Pandours, Partisans, and Petite Guerre : Two Dimensions of Enlightenment Discourse on War
During the Enlightenment period a certain notion of war came to prominence in European thought. This notion, which I here refer to as 'civilized war', centred on the idea that European war-making in the eighteenth century was characterised by humanity and honour. This image of European war-making was sustained by a variety of intellectuals and even some military practitioners who reflected not only on the practice of war in Europe in this period, but on the practice of war among supposedly less 'civilised' peoples in other parts of the world and in Europe's barbaric past. In these other places, among other peoples, and at other times, warfare was characterised as altogether less 'civilised', less ordered, less humane and honourable, and was thus considered more 'savage'. I will argue in this paper, however, that there were at least two dimensions to the Enlightenment discourse on civilised war: the first dimension stressed the moral qualities of civilised war, its honour and humanity above all; the second dimension emphasised its technical or rational qualities that gave European war-makers a decisive military advantage over non-European war-makers. These two dimensions applied to conventional or symmetrical war between sovereign militaries contending by massed fire power on the field of battle. They were less easily applicable to petite guerre, that is, unconventional, asymmetric or partisan war. Here, the two dimensions of the idea of civilised war were shadowed by persistent anxieties about the status of both dimensions of civilised war.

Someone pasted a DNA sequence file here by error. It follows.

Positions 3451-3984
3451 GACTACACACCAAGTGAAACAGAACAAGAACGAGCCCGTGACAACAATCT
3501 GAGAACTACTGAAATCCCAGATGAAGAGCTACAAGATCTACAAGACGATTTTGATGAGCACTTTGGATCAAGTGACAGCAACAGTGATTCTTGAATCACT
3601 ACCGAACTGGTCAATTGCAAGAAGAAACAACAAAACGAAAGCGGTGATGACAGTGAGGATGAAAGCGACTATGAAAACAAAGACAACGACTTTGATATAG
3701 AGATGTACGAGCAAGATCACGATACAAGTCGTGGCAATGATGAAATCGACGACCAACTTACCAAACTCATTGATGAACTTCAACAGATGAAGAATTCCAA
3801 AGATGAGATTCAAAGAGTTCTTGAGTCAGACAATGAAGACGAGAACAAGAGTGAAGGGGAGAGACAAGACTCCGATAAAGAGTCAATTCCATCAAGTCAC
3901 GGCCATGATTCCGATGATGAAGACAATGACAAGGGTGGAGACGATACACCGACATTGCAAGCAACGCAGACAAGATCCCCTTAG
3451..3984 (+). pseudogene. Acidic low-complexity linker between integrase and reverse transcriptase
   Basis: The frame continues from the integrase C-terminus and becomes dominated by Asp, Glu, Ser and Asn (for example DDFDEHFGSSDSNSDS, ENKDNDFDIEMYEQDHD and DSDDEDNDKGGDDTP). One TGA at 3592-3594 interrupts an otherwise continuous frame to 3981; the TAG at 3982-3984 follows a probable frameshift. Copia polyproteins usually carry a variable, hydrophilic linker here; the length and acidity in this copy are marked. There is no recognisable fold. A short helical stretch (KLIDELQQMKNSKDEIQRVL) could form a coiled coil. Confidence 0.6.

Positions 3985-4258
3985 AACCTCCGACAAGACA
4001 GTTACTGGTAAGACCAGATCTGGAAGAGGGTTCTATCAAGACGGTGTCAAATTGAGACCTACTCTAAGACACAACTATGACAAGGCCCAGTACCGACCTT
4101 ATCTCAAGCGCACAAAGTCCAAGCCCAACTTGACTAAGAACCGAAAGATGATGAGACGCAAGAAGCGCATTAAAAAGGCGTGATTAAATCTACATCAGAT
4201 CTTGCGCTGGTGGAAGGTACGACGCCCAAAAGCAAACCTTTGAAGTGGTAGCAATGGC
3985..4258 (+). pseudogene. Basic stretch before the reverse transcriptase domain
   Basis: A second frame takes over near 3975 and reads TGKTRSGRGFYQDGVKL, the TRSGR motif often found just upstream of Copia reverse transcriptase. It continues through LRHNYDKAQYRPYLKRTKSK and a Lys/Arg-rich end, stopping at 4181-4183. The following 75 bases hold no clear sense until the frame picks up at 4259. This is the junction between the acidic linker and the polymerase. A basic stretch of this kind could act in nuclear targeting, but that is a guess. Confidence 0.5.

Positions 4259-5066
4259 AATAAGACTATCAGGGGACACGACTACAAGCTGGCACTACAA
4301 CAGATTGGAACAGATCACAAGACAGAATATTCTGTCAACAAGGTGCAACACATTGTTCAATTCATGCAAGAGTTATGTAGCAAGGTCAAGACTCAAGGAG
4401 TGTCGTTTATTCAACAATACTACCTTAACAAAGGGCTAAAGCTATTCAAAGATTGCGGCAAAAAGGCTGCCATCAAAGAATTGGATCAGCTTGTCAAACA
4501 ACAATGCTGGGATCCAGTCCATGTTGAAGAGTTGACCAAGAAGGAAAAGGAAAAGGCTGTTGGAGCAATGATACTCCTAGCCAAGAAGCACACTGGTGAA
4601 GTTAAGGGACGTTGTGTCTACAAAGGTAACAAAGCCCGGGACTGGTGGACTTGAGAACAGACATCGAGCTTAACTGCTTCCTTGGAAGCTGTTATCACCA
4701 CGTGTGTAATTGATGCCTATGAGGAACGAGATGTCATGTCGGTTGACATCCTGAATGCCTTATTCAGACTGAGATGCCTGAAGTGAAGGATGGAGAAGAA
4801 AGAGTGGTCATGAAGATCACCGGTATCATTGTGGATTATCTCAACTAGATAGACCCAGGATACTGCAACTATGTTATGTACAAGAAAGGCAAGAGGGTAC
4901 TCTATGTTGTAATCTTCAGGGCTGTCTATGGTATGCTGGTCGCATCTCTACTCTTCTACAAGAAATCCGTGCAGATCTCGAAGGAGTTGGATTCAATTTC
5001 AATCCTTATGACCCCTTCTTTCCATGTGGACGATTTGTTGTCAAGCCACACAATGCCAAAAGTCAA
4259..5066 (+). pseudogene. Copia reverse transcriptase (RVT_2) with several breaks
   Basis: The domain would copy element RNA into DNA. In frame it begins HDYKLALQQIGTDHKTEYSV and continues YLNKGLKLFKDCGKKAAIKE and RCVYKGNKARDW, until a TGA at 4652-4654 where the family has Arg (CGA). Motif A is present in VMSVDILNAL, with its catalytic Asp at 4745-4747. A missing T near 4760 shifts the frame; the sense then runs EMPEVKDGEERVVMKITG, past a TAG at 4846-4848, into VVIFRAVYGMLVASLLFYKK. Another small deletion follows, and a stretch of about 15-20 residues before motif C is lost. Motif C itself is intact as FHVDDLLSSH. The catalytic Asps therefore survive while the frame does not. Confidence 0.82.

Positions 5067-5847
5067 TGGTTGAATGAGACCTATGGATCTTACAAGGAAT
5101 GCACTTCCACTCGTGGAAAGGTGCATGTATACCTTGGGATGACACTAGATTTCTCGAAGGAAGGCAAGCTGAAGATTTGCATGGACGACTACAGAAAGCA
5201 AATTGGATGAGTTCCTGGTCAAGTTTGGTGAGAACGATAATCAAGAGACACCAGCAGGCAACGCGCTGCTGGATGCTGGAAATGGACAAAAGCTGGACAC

Intellectual History Review
Historical Studies not elsewhere classified